I really did jump up and down with glee the day my first book arrived! In fact I jumped about or burst into song every time I thought about it, which was quite often. Now I’m still excited, but also rather nervous and concentrating on trying to make Magpie’s Treasure a success. I have some book signings coming up and have already done some collage workshops at children’s book festivals over the summer which were a great experience, if only to see the mad, glittery creations the children made to stick on the giant Magnus Magpie I created for the purpose!
In your opinion, what is the value and appeal of the handmade movement?
I think the handmade movement has reestablished the connection between consumers and makers. It seems that people are beginning to value things that are more personal and unique as opposed to anonymous mass-production. It’s also a very positive experience to sell something direct to a customer, because if you’re just starting out it’s a way of proving that your work does have value!
What does an average day in the life of KateFete entail?
I draw, cut, stick, photograph, photo-edit, email… while listening to Radio 4 almost non-stop and making endless cups of tea. When I’m in London I often begin with a cycle to my flat from my boyfriend’s, which makes it a bit like cycling to work rather than moving from bed to chair! In Staffordshire I just wander outside and up the stairs to my studio, wearing a varying number of woolly jumpers according to the season. I usually have a break to go and fetch the cows for milking at about 3 o’clock or I go for a walk around the fields.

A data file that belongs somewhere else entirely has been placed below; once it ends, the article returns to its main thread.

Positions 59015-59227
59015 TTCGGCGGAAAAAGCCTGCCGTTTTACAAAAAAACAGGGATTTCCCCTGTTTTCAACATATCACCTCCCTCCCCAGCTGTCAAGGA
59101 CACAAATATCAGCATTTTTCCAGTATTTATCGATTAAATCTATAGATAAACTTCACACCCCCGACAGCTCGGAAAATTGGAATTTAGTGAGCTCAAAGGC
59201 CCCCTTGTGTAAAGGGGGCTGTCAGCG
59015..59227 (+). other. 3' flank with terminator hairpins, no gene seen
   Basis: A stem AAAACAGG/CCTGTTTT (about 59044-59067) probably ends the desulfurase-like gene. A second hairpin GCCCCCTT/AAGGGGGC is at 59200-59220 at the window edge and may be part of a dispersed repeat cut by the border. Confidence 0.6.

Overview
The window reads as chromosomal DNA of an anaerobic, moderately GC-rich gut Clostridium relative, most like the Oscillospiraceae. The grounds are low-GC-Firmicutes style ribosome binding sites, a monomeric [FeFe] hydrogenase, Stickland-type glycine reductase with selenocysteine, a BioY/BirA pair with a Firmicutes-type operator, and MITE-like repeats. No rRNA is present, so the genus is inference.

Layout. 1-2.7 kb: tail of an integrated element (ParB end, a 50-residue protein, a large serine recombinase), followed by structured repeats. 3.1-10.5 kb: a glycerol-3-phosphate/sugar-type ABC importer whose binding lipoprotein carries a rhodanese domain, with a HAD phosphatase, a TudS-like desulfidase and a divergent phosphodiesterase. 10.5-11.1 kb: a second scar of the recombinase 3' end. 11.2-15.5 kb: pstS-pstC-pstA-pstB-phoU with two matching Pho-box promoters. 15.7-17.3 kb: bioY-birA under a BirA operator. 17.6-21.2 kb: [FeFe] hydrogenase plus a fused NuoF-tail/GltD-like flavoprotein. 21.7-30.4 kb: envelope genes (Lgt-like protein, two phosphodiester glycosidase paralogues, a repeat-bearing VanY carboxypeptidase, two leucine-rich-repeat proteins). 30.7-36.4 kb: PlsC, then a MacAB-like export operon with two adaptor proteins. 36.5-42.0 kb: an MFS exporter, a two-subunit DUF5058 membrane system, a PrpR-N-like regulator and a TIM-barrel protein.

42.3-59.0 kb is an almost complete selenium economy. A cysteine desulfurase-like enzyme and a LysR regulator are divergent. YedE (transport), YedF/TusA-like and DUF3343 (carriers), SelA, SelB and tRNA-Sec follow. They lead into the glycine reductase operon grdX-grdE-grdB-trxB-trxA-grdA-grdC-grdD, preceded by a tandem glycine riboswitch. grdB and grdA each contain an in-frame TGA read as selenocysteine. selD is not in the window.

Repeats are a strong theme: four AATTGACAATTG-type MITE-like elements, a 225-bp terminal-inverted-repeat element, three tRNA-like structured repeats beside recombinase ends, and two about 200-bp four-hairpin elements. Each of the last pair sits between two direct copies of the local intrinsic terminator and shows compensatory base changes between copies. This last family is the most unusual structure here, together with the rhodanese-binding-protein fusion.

What handmade possession do you most cherish?
A dark brown, goggly-eyed bear which my sister made for my birthday years ago. He doesn’t have a nose or mouth, his face is completely flat and his expression is usually fixed in an odd, sidelong stare, but I love him.
Do you have any advice for designer/makers or writers starting out in their career?
You have to be very determined! As far as being an illustrator goes you need to build a strong portfolio of work, be brave and contact lots of publishers, magazines or ad agencies… those relevant to the area you’re interested in. Don’t be disheartened if people say no. Enjoy what you do! It’s always going to be a challenge and it’s quite scary to think that even if you are working today there’s absolutely no guarantee it will happen again, so you have to constantly chase the next commission. Having said that I absolutely love working for myself. It’s much better than having a proper job!
Name your top 5 Etsy sellers…